It’s the story itself where the film sometimes falls a bit flat. It does get a really good sense of the medieval, I will certainly give it that. The design and attitudes of the film are pretty perfect, and the stakes that everyone is clashing for feel very real. But the film encounters problems more and more as the film drifts into fiction and away from history. While the realpolitik of Bruce’s move to have himself declared king has a ruthlessness that feels real, the film’s attempt to build a personal rivalry between Bruce and the future Edward II feels forced from the start. By the time the film’s conclusion attempts to boil the entire campaign for Scottish independence into a mano-a-mano clash between the two on the battlefield (that of course never actually happened) you start to feel it’s getting very silly. Not least as figures who in real life would be invaluable bargaining chips are allowed to walk free from the battle field, to demonstrate the moral superiority of our heroes.

It’s a part of the general drift of the storyline that gets a little less compelling the longer it goes on. Maybe this is because once Bruce has his initial army destroyed and his first campaign to grasp power defeated, the story of him being on the run and carrying out guerrilla hits never feels fresh and original. We’ve seen it before – and the way the film generally avoids developing the supporting characters fully often means your focus starts to shift. After a really strong start, the film becomes more and more generic, Bruce himself becomes more and more a perfect leader rather than the almost Machiavellian character he started as, and the focus turns more and more into making it a conventional goodie-vs-baddie clash. It becomes something more forgettable, more like something you’ve seen before, and turns a campaign that took almost ten years into a rushed “and then they won this battle and everything was fine” ending.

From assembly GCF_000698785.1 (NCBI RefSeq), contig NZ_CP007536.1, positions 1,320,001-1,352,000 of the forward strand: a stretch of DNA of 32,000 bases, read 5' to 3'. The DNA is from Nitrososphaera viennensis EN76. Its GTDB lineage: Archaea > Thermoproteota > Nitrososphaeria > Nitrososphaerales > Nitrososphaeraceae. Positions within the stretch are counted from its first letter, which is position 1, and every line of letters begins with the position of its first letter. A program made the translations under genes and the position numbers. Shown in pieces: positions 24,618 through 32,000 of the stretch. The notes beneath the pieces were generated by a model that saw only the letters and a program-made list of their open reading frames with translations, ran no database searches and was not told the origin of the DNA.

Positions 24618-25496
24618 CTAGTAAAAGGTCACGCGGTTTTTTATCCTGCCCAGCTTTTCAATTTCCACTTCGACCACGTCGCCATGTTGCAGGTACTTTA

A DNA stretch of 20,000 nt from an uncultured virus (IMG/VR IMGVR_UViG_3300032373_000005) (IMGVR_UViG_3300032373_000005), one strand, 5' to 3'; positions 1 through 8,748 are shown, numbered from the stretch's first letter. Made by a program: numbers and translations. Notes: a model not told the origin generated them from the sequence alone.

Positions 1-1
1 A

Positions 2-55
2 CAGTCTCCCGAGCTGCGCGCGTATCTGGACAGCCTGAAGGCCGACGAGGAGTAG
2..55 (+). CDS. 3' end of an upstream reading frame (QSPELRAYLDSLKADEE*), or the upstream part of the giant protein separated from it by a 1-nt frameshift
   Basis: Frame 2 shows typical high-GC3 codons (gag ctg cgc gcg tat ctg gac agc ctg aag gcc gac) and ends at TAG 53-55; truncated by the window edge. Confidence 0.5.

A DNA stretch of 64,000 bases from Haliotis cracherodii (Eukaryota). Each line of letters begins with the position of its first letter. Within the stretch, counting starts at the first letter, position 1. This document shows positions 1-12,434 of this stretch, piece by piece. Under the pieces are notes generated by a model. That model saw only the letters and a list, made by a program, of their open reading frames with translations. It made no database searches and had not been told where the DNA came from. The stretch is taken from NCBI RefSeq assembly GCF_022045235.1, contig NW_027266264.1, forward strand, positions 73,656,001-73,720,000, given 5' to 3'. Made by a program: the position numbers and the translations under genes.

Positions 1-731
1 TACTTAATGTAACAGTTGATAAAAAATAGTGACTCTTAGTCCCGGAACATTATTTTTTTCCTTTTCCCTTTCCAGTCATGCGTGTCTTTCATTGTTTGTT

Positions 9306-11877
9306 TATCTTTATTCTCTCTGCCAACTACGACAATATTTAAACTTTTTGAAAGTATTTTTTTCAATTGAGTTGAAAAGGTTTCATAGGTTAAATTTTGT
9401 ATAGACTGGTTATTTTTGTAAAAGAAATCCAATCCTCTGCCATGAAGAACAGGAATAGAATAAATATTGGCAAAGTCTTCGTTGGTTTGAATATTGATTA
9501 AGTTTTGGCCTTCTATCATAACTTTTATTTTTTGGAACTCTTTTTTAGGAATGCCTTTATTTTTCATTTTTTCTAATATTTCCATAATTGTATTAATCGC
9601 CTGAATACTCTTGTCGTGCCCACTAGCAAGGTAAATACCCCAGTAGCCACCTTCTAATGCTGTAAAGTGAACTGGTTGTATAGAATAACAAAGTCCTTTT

There are many strong moments in there though, not least the generally decent performances from the cast. Chris Pine as Robert the Bruce sounds like the sort of casting decision made in hell, but he actually handles himself very well. His accent is very good, he captures a lot of the complexity of Bruce as a man who wants to be good but must sometimes be ruthless, and he brings a large dollop of charisma to the role so that you never really find yourself questioning whether he is a man others would follow. He doesn’t set the world alight, but does a good job.

The film’s stand-out turn however comes from Florence Pugh, who brings her customary intelligence and charisma to the complex part of the Bruce’s wife. At first positioned into an arranged marriage, she quickly proves both her independence and value, but also her strength of character. Far from being just a hostage – the role history largely assigned her – Pugh’s performance always makes her a character with agency, a woman determined enough to be loyal to the end once she has made her choices. There are other decent performances as well, in particular from Stephen Dillane as an authoritarian hard-ass Edward I, while Billy Howle gets to a play an Edward II who feels true (the film avoids references to his homosexuality, but does allow him to be the fearsome warrior – if hopeless general – he was, as opposed to the homophobic cartoon he was in Braveheart).

Outlaw King,though, just isn’t quite good enough. It’s fine for a decent watch on a Saturday night. In fact Netflix is just about its perfect platform: if you stumbled across this while scrolling through the library, and you were in the mood to click on it, you wouldn’t be disappointed. But even though it’s visually impressive and enjoyable, it’s also increasingly predictable and even a little bit empty. It doesn’t quite come to life as much as it should and eventually settles for being something quite traditional.